Do patient characteristics predict responsiveness to treatment of overactive bladder with antimuscarinic agents?

PMID 24582119


To determine clinical and demographic characteristics associated with antimuscarinic treatment response using a regression model. Adults with overactive bladder (OAB) symptoms for >3 months and ≥ 1 urgency urinary incontinence (UUI) episode and ≥ 8 micturitions per 24 hours at baseline were randomized to fesoterodine (8 mg), tolterodine extended-release (4 mg), or placebo in two 12-week, double-blind, head-to-head studies. Fesoterodine-treated patients received 4 mg/d during the first week and 8 mg/d thereafter. Patients completed 3-day bladder diaries and the Overactive Bladder Questionnaire at baseline and week 12. Pooled data for changes from baseline to week 12 in winsorized UUI episodes, micturitions, and urgency episodes per 24 hours and Overactive Bladder Questionnaire Symptom Bother and health-related quality of life scores were analyzed posthoc using a regression model that selects outcome predictors from baseline values and patient characteristics while retaining baseline values and treatment, with stepwise inclusion of significant covariates and assessment of treatment interactions. Logistic regression was used for analysis of diary-dry rates. Younger age, lack of previous antimuscarinic treatment, shorter duration of OAB diagnosis, and female gender were common predictors of larger changes in outcomes from baseline to week 12. Baseline measures often interacted with treatment, such that poorer baseline outcomes were predictive of larger treatment differences. Longer duration since OAB diagnosis predicted greater treatment differences for UUI episodes and in diary-dry rate, and increased age predicted greater treatment differences for micturitions. Symptom severity and duration, age, gender, and previous antimuscarinic pharmacotherapy impact the response to antimuscarinic treatment.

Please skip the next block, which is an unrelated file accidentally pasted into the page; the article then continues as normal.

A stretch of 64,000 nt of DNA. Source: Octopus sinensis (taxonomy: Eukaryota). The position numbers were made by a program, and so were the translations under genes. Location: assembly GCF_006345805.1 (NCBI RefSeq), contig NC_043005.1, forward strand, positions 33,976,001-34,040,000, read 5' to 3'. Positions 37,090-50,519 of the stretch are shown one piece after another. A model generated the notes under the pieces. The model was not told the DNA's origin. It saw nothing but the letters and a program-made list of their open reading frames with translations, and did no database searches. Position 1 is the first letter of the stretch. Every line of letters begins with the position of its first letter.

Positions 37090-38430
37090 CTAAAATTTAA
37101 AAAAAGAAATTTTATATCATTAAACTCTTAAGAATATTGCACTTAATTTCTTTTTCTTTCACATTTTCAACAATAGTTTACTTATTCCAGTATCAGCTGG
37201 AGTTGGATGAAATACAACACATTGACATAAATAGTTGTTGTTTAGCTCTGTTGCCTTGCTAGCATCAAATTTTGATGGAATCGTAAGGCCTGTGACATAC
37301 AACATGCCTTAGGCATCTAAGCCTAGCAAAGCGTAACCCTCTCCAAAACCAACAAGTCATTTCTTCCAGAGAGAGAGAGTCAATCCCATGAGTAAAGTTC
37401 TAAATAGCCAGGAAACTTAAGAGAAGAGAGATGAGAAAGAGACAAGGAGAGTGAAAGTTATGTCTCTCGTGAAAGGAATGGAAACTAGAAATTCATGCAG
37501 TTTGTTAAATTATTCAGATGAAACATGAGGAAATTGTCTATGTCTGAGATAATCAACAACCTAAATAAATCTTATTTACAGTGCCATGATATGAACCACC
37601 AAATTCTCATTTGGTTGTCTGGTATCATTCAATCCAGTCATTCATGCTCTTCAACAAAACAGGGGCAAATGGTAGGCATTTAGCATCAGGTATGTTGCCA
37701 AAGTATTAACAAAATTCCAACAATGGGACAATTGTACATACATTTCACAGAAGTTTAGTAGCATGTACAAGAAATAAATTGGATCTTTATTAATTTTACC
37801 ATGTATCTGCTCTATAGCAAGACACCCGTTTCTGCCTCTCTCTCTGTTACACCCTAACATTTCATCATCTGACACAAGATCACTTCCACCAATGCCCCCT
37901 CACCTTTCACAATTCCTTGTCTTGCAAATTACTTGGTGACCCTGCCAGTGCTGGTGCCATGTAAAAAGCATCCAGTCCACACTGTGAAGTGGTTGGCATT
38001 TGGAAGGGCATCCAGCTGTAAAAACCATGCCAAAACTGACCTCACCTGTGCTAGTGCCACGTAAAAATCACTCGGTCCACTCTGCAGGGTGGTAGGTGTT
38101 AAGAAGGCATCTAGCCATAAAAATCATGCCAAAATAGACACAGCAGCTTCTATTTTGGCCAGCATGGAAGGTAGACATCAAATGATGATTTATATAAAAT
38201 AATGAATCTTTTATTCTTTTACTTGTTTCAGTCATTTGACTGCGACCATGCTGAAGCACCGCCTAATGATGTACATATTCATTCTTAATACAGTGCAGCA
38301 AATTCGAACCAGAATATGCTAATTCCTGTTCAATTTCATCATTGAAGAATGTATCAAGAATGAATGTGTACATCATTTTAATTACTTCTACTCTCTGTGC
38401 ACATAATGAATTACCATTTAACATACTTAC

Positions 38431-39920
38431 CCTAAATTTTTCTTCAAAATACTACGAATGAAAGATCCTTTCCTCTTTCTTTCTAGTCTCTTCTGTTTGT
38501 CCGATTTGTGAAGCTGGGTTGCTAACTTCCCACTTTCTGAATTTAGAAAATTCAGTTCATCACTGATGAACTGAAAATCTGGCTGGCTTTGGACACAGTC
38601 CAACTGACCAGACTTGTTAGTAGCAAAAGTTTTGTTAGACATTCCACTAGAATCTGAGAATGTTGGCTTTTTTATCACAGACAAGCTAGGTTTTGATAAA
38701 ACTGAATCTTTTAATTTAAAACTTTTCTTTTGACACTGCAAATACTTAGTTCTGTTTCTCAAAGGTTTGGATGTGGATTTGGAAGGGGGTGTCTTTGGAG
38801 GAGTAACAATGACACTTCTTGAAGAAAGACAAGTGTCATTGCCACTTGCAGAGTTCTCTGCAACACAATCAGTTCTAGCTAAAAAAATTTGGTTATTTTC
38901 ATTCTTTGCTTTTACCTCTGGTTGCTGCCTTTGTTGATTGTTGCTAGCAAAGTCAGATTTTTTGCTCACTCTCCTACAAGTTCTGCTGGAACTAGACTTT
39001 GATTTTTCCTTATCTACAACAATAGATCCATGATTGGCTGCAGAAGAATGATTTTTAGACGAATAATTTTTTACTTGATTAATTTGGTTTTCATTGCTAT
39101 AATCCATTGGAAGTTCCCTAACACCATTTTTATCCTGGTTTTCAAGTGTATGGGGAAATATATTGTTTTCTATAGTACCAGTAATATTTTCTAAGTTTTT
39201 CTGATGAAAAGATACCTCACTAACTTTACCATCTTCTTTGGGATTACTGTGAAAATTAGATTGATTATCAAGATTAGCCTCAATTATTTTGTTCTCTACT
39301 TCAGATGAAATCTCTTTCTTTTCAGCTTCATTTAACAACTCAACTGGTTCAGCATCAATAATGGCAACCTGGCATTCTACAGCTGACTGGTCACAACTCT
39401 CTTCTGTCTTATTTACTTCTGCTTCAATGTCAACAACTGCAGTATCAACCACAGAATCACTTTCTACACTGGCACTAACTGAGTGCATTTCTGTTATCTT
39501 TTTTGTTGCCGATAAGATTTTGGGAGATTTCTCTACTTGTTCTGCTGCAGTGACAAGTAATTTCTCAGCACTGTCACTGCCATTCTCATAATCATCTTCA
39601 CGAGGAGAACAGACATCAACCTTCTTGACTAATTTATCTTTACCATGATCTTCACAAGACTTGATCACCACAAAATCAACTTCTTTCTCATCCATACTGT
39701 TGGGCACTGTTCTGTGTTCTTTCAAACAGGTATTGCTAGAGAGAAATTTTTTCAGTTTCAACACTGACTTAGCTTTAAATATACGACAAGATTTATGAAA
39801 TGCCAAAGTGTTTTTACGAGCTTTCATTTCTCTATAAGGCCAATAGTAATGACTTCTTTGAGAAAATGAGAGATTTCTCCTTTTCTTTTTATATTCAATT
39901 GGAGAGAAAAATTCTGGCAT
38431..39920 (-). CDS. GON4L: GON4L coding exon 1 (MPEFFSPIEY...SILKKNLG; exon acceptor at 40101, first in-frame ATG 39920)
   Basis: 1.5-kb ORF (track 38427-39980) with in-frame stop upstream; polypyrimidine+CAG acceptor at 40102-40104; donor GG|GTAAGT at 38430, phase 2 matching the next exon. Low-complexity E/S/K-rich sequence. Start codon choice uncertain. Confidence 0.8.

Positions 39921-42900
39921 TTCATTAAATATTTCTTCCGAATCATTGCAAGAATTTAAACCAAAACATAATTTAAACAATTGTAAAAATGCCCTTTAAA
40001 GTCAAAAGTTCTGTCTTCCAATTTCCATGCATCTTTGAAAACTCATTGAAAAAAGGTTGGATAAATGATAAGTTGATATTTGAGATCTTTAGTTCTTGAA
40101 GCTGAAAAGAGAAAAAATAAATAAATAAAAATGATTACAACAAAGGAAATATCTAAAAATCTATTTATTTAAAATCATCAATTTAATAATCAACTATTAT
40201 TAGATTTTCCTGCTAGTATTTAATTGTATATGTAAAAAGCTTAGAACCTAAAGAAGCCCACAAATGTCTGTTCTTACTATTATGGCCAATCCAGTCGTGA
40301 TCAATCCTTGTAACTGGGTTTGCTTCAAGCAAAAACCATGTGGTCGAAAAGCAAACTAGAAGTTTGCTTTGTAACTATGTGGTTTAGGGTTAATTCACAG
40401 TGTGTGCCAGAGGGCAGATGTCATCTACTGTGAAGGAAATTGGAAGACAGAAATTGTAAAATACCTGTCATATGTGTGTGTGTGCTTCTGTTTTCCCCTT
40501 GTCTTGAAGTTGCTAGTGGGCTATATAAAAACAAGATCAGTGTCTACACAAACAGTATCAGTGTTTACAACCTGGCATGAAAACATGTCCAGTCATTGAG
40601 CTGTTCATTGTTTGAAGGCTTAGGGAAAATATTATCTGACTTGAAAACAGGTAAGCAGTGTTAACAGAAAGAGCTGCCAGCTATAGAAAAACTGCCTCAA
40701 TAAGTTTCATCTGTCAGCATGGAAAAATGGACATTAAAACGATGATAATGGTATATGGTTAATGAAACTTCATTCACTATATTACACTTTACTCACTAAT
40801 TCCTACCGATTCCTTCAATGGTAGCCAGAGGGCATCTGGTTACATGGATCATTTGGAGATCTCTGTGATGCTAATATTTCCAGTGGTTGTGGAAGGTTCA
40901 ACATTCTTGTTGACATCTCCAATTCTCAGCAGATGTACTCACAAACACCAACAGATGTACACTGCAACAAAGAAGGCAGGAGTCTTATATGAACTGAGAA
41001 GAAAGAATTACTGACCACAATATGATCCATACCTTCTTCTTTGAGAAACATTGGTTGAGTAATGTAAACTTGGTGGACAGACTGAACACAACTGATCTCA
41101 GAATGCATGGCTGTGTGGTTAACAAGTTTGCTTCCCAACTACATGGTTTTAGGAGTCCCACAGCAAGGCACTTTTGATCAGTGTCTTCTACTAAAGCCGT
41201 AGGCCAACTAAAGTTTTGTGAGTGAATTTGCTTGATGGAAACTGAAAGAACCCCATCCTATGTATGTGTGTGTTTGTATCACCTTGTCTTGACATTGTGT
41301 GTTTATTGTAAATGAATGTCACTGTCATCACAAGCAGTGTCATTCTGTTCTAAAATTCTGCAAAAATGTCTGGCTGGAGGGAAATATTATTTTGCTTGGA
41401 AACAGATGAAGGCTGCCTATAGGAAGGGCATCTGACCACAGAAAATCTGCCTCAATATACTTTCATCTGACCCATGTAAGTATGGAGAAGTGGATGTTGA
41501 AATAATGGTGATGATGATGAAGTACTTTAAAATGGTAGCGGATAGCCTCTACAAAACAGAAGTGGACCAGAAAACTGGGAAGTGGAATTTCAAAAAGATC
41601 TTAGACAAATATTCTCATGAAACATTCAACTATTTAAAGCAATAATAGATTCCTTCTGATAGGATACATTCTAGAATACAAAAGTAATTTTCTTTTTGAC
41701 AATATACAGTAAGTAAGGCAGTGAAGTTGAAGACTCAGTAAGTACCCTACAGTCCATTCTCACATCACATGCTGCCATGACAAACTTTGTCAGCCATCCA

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Tolterodine L-tartrate, ≥98% (HPLC)